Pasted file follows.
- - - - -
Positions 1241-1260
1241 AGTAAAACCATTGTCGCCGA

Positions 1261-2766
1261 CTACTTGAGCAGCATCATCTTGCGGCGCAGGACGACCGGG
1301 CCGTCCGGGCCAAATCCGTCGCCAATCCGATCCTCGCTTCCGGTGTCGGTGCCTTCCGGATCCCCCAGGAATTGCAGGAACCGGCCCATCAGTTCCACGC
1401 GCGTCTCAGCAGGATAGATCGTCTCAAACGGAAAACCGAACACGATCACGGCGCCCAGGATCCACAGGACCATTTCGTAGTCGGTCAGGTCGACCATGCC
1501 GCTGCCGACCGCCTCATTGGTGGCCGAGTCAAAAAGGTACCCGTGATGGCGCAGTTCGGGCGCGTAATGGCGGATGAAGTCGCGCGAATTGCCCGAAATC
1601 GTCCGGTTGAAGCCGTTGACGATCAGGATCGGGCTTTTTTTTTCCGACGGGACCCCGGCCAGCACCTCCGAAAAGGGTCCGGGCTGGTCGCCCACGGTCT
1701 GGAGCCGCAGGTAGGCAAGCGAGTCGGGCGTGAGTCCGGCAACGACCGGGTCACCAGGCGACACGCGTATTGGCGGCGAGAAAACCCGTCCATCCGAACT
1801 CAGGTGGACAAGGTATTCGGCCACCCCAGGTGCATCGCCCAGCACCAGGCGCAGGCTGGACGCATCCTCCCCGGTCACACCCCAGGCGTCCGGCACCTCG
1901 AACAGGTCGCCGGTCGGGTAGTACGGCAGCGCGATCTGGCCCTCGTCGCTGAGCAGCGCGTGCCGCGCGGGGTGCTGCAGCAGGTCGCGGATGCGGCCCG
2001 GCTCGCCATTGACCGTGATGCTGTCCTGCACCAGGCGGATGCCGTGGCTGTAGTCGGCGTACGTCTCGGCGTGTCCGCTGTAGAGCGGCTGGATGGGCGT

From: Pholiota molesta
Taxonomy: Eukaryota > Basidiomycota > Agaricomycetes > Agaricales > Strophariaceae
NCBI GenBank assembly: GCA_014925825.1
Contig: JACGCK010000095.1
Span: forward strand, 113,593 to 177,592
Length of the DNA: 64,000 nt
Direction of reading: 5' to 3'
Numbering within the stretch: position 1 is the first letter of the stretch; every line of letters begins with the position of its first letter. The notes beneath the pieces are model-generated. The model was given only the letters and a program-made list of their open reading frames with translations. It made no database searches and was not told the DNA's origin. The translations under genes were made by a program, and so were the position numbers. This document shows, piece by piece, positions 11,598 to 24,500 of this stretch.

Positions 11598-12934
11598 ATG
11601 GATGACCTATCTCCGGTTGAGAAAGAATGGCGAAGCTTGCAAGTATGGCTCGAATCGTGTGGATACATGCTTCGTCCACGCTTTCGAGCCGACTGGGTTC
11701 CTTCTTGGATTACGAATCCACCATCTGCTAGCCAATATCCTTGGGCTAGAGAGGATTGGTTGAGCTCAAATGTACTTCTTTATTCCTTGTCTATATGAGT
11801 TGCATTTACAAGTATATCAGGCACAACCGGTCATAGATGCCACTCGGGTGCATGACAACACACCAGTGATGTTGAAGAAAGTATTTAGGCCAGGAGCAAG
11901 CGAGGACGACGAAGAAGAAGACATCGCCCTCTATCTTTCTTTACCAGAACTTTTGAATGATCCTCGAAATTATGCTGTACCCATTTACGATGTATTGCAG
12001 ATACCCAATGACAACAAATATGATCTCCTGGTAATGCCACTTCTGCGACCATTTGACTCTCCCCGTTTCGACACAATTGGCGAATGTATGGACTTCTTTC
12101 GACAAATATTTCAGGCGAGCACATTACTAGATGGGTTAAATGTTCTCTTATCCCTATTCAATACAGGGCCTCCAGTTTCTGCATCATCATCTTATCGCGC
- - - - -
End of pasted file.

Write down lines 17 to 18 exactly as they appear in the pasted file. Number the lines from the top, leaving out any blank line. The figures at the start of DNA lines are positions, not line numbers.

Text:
Span: forward strand, 113,593 to 177,592
Length of the DNA: 64,000 nt